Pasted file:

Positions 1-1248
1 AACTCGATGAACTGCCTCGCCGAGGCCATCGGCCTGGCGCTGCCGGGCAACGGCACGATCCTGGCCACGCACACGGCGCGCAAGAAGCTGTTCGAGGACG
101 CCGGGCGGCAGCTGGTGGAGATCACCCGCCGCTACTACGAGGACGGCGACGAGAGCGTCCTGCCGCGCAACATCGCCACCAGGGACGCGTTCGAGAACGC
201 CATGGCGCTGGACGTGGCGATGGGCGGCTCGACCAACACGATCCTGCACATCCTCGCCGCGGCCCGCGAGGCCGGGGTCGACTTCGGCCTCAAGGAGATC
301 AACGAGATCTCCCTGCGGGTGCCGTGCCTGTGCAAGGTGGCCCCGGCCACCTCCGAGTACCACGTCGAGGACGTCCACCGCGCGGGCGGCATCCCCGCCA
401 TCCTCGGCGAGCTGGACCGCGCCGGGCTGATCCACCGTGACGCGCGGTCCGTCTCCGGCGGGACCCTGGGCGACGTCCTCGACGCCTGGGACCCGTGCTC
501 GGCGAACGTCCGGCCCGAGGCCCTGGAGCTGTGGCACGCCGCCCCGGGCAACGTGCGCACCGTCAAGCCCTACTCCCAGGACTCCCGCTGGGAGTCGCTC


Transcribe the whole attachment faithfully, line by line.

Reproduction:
Positions 1-1248
1 AACTCGATGAACTGCCTCGCCGAGGCCATCGGCCTGGCGCTGCCGGGCAACGGCACGATCCTGGCCACGCACACGGCGCGCAAGAAGCTGTTCGAGGACG
101 CCGGGCGGCAGCTGGTGGAGATCACCCGCCGCTACTACGAGGACGGCGACGAGAGCGTCCTGCCGCGCAACATCGCCACCAGGGACGCGTTCGAGAACGC
201 CATGGCGCTGGACGTGGCGATGGGCGGCTCGACCAACACGATCCTGCACATCCTCGCCGCGGCCCGCGAGGCCGGGGTCGACTTCGGCCTCAAGGAGATC
301 AACGAGATCTCCCTGCGGGTGCCGTGCCTGTGCAAGGTGGCCCCGGCCACCTCCGAGTACCACGTCGAGGACGTCCACCGCGCGGGCGGCATCCCCGCCA
401 TCCTCGGCGAGCTGGACCGCGCCGGGCTGATCCACCGTGACGCGCGGTCCGTCTCCGGCGGGACCCTGGGCGACGTCCTCGACGCCTGGGACCCGTGCTC
501 GGCGAACGTCCGGCCCGAGGCCCTGGAGCTGTGGCACGCCGCCCCGGGCAACGTGCGCACCGTCAAGCCCTACTCCCAGGACTCCCGCTGGGAGTCGCTC